• webhook: We are launching this container in privileged mode to be able to use the s3fs-fuse, as it will not work otherwise for now (see this kubernetes issue); if the functionality is not needed the container can be executed with regular privileges; besides, as we are not enabling public access to this service we don t define *_TOKEN variables (if required the values should be read from a Secret object).
Notes about the volumes:
  • the devfuse volume is only needed if we plan to use the s3fs command on the webhook container, if not we can remove the volume definition and its mounts.

service.yamlTo be able to access the different services on the statefulset we publish the relevant ports using the following Service object:
apiVersion: v1
kind: Service
  name: scs-svc
  labels: scs
  - name: ssh
    port: 22
    protocol: TCP
    targetPort: 22
  - name: http
    port: 80
    protocol: TCP
    targetPort: 80
  - name: webhook-http
    port: 9000
    protocol: TCP
    targetPort: 9000
    app: scs

ingress.yamlTo download the scs files from the outside we can add an ingress object like the following (the definition is for testing using the localhost name):
kind: Ingress
  name: scs-ingress
  labels: scs
  ingressClassName: nginx
  - host: 'localhost'
      - path: /scs
        pathType: Prefix
            name: scs-svc
              number: 80

DeploymentTo deploy the statefulSet we create a namespace and apply the object definitions shown before:
$ kubectl create namespace scs-demo
namespace/scs-demo created
$ kubectl -n scs-demo apply -f secrets.yaml
secret/scs-secrets created
$ kubectl -n scs-demo apply -f pvc.yaml
persistentvolumeclaim/scs-pvc created
$ kubectl -n scs-demo apply -f statefulset.yaml
statefulset.apps/scs created
$ kubectl -n scs-demo apply -f service.yaml
service/scs-svc created
$ kubectl -n scs-demo apply -f ingress.yaml created
Once the objects are deployed we can check that all is working using kubectl:
$ kubectl  -n scs-demo get all,secrets,ingress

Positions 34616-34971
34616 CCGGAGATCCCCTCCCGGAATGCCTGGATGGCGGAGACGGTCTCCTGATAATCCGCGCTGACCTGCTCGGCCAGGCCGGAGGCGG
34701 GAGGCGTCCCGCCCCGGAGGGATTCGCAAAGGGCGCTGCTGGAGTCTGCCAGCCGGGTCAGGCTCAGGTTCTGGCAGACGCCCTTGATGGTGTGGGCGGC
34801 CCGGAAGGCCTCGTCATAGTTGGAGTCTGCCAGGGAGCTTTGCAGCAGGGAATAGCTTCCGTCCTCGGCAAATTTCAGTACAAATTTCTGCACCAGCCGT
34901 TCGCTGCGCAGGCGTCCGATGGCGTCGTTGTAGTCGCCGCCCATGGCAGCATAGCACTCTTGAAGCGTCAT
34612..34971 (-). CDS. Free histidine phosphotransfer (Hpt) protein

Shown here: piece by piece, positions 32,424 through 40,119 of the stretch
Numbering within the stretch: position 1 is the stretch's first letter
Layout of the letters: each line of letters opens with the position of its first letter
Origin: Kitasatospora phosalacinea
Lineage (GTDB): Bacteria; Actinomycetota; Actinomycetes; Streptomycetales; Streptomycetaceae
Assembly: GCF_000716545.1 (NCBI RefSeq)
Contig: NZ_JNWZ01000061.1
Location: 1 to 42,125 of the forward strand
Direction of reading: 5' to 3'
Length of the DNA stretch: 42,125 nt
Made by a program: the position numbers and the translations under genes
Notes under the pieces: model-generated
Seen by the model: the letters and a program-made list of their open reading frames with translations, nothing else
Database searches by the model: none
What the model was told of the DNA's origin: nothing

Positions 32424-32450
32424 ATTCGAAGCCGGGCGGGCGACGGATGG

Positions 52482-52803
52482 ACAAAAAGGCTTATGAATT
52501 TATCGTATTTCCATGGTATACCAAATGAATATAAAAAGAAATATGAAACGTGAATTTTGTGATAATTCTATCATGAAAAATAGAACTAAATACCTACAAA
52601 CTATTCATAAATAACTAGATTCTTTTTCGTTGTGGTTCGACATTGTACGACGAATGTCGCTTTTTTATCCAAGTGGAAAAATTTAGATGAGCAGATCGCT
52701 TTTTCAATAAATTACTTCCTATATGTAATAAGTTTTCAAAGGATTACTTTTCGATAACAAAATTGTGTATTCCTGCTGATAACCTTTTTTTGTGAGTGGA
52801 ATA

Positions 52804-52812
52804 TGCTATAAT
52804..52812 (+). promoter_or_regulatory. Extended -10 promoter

pod/scs-0   3/3     Running   0          24s
NAME            TYPE       CLUSTER-IP  EXTERNAL-IP  PORT(S)                  AGE
service/scs-svc ClusterIP  <none>       22/TCP,80/TCP,9000/TCP   21s

NAME                   READY   AGE
statefulset.apps/scs   1/1     24s
NAME                         TYPE                                  DATA   AGE
secret/default-token-mwcd7   3      53s
secret/scs-secrets           Opaque                                3      39s
NAME                                   CLASS  HOSTS      ADDRESS     PORTS   AGE  nginx  localhost  80      17s
At this point we are ready to use the system.

Usage examples

File uploadsAs previously mentioned in our system the idea is to use the sftp server from other Pods, but to test the system we are going to do a kubectl port-forward and connect to the server using our host client and the password we have generated (it is on the user_pass.txt file, inside the users.tar archive):
$ kubectl -n scs-demo port-forward service/scs-svc 2020:22 &
Forwarding from -> 22
Forwarding from [::1]:2020 -> 22
$ PF_PID=$!
$ sftp -P 2020 scs@                                                 1
Handling connection for 2020
The authenticity of host '[]:2020 ([]:2020)' can't be \
ED25519 key fingerprint is SHA256:eHNwCnyLcSSuVXXiLKeGraw0FT/4Bb/yjfqTstt+088.
This key is not known by any other names
Are you sure you want to continue connecting (yes/no/[fingerprint])? yes
Warning: Permanently added '[]:2020' (ED25519) to the list of known \
scs@'s password: **********
Connected to
sftp> ls -la
drwxr-xr-x    2 sftp     sftp         4096 Sep 25 14:47 .
dr-xr-xr-x    3 sftp     sftp         4096 Sep 25 14:36 ..
sftp> !date -R > /tmp/date.txt                                               2
sftp> put /tmp/date.txt .
Uploading /tmp/date.txt to /date.txt
date.txt                                      100%   32    27.8KB/s   00:00
sftp> ls -l
-rw-r--r--    1 sftp     sftp           32 Sep 25 15:21 date.txt
sftp> ln date.txt date.txt.1                                                 3
sftp> ls -l
-rw-r--r--    2 sftp     sftp           32 Sep 25 15:21 date.txt
-rw-r--r--    2 sftp     sftp           32 Sep 25 15:21 date.txt.1
sftp> put /tmp/date.txt date.txt.2                                           4
Uploading /tmp/date.txt to /date.txt.2
date.txt                                      100%   32    27.8KB/s   00:00
sftp> ls -l                                                                  5
-rw-r--r--    2 sftp     sftp           32 Sep 25 15:21 date.txt
-rw-r--r--    2 sftp     sftp           32 Sep 25 15:21 date.txt.1